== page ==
Onyx is a banded chalcedony in which the predominating bands are black. Bands in sardonyx are dark red rather than black. Orange-red chalcedony is known as carnelian.
Sardonyx is the gemstone from which cameos are made. Especially in ancient times, sardonyx cameos were cut either as intaglio, with images carved into the stone, or more commonly as relief, with background stone removed to leave an image.
A profile or portrait accounted for most of the images on ancient cameos. Current cameo portraits portray more modern profiles and can include florals and other objects.
In all cases, carving a cameo from sardonyx occurs at the interface of two layers. Most often, the dark red layer remains as background while white layers of the rock contain the image. Some ancient sardonyx stone cameos have a brown layer atop the white layers of the relief image. Precision craftsmanship in carved sardonyx is manifest in the incredible detail expressed in such cameos.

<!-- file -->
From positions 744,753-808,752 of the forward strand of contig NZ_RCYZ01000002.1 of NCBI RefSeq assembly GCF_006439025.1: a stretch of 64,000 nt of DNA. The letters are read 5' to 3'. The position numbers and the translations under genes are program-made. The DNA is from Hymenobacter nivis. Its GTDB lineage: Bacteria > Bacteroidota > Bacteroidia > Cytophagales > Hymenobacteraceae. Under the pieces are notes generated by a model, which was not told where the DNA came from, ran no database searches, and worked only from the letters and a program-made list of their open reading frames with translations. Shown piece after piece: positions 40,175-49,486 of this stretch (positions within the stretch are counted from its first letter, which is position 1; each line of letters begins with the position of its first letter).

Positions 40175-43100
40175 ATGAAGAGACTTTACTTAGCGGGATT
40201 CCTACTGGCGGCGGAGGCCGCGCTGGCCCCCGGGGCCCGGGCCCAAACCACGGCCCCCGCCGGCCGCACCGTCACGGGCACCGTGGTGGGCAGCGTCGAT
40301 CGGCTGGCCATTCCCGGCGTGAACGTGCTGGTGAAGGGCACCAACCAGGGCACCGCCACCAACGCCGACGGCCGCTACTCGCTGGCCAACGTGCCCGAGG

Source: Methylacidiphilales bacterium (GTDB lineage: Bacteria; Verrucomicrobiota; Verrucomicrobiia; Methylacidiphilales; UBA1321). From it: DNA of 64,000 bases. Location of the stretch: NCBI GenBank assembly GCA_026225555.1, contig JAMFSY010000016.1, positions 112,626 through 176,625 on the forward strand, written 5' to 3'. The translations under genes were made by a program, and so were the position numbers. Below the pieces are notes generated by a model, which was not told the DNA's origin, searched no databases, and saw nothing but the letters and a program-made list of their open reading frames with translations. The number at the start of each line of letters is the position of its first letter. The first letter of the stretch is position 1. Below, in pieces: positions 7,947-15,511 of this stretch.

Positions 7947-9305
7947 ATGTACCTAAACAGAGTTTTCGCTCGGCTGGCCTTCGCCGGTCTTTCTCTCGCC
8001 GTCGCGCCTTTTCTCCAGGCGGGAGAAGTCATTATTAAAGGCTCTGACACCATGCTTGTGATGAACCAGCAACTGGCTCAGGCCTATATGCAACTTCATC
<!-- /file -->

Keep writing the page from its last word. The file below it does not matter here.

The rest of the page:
Historical examples of ancient sardonyx cameos are on exhibit at Bowers Museum in Santa Ana, California. The collection is called Gems of the Medici after the famed Italian family that funded and collected the works of the artisans of Florence over several generations.
Current examples of cameos said to be sardonyx are made of shell rather than chalcedony stone. Sardonyx shell cameos originate from shell, whereas sardonyx stone cameos originate from chalcedony stone. The two can be difficult to distinguish in a cameo by casual observation.
Discover the difference by the descriptor in the name or the currency of the creation. Cameos made in modern times can be taken as sardonyx shell with older, if not ancient, cameos assumed to be made from sardonyx stone.
More often than not, current sardonyx designs appear more commonly as large, smooth-surfaced cabochons for pendants, without any intaglio or relief images carved from the stone at all. The starting material is sardonyx agate, a form more common than the banded varieties of sardonyx stone.